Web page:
During World War I, Vaughan Williams served with the Royal Amy Medical Corps and with the Royal Artillery. Although he was over forty and an established composer and conductor, he carried out the most menial of tasks in this country, Salonika and France. Fellow soldiers helped this famous but large and ungainly man who probably had flat feet and certainly had great difficulty dressing in a soldierly manner. His cap was never straight and fitting his puttees neatly was beyond him. But he was willing and always amiable even when trying to fit his bulk into the tiny tents in Salonika.
After the war, the Vaughan Williams were based in London until 1928 although they were frequent visitors to this part of Surrey. They left Cheyne Walk, Chelsea and rented the Old Barn in Holmbury St Mary whilst they did some serious house hunting in and around Dorking; they moved to a house called "Glorydene" in St Paul's Road before taking the White Gates (then called Chote Ghar, whatever that means) off the Westcott Road. Here they lived until 1953 when he moved back to London with his second wife, Ursulla Wood.
White Gates was a large bungalow with a corridor around a large central room used as a lounge/dining/music room. It was big enough to take a fifty strong choir with ease. The roof was thirty foot high.
In the Dorking years, Vaughan Williams was involved in many organisations. He wrote in the Abinger Chronicle in 1939: "It is better to be vitally parochial than to be an emasculated cosmopolitan. The great names in music were at first local and the greatest of all, John Sebastian Bach, remained a local musician all is life. History emanates from the parish pump. We musicians of hundreds of Abingers all over the country are making history because we are laying well and truly those foundations from which alone the great artist can spring".
His commitment to this part of Surrey was wholehearted. He was a Rotarian, he actively supported the Dramatic & Operatic Society and for a time chaired the Dorking and Leith Hill Preservation Society. He collaborated with E M Forster to write the Abinger Pageant in 1934 and "England's Green and Pleasant Land" in 1938. When he finally in 1944 inherited Leith Hill Place from his brother, Hervey, he promptly presented it, with its four hundred and twenty one acres, to the National Trust together with an endowment to keep it up.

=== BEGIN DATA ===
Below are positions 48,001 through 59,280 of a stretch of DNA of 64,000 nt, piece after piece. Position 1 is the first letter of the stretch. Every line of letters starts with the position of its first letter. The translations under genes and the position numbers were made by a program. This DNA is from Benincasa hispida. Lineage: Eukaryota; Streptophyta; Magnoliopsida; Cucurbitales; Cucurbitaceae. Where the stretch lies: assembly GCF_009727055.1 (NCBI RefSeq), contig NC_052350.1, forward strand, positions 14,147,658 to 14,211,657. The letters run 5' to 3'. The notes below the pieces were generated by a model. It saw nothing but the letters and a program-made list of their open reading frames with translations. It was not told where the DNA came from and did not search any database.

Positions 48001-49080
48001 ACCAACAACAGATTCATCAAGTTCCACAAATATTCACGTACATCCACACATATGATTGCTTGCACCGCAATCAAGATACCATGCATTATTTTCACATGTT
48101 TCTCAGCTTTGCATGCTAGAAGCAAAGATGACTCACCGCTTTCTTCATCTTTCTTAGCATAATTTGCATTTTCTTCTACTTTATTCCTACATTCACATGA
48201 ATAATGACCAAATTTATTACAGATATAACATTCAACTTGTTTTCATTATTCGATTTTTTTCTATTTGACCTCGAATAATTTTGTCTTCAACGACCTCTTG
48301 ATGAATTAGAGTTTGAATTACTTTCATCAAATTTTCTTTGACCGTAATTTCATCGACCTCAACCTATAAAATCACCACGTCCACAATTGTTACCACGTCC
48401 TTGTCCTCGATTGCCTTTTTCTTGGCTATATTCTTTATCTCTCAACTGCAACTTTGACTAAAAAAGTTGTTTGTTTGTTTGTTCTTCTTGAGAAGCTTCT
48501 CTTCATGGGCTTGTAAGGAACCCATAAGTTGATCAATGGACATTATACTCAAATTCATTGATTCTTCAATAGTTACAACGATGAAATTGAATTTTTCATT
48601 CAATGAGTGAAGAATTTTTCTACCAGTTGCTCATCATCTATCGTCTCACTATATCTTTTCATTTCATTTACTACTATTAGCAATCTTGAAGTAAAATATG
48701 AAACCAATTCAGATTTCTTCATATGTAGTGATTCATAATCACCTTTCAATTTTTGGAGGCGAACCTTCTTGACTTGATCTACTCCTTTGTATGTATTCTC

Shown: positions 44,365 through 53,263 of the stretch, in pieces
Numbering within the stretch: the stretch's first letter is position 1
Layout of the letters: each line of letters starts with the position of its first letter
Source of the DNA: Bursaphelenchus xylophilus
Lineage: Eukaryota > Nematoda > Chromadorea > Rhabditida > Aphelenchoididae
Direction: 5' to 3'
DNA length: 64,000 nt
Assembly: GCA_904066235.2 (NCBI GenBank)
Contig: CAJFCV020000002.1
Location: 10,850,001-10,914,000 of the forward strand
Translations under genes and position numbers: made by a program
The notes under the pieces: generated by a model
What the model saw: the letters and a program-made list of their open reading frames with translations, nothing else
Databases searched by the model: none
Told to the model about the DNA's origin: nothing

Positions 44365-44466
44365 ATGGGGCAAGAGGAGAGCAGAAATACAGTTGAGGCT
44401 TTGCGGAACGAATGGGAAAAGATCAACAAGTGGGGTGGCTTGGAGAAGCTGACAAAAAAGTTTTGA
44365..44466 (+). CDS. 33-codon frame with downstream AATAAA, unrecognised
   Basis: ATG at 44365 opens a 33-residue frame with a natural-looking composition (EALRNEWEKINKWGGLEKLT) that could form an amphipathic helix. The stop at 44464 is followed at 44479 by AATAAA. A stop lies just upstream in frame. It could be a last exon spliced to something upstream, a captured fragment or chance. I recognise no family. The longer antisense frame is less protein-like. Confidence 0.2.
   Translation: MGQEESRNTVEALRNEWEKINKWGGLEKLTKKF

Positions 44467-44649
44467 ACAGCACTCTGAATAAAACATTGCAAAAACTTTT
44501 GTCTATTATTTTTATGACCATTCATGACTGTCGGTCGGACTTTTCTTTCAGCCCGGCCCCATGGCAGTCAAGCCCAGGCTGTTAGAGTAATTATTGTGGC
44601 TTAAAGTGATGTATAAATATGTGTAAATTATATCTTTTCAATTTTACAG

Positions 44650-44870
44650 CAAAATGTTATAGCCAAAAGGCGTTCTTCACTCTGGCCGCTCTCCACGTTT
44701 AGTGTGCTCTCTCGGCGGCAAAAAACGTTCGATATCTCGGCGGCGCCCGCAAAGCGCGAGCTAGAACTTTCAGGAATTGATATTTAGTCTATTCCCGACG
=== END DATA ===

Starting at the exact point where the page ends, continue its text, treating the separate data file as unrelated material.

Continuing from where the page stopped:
In the Second World War he was not above the mundane task of filling sandbags. He was an air raid warden, he sold savings stamps, and was an enthusiastic grower of vegetables, promoted sturdy growth by the liberal use of "activated sludge" from Leatherhead Council.
And of course he made sure that music was kept alive. The Leith Hill Festival, with which he will always be associated, continued. He organised and paid for a while range of concerts in Dorking.
It was during those years that Vaughan Williams started annual performances of The St Matthew Passion by his hero, J S Bach. He had been made conductor of the Bach Choir and gave his first performance of the work in 1923. As soon as the Dorking Halls wer built in 1931, he conducted the Passion there, the performance being dedicated to his sister, Margaret who died that year. By the time of his last performance in 1954 he was over eighty years old and deaf.
Inspired by Vaughan Williams, the Dorking Bach Choir was formed in 1947 and never sang anything but JS Bach' St John Passion. This was performed regularly at St Martin's Church and continued under several conductors for a decade after Vaughan Williams' death in 1958.
He wrote about his feeling for the singing of amateur choirs in the Abinger Chronicle in 1939. "On a certain day in spring we shall meet all the other small bands of singers who like us have been struggling alone. Then we shall realise the profound mathematical formula of all choral singing: 2 + 2 = 40. By the very force of our numbers we have each magnified our own power and imaginatin tenfold. Not that we have lost our own individuality, but that we have merged it in harmonious concert with the other devotees who like us have been working for this same end".
Dr Ralph Vaughan Williams was awarawarded the prestigious Order of Merit in 1935. He left behind him a large number of works in all forms, vigorous and exploratory in style. His English and perhaps local roots made him the first fundamentally national composer since the 16th century. He wrote nine symphonies, three operas, a ballet, concertos for piano and oboe, a huge range of choral work and music of equal excellence for the stage and films.
D Anderson. From Abinger & Coldharbour Parish News, April and May 2001. With acknowledgements to Dorking Local History Group and their Publication "Vaughan Williams in Dorking" published 1979.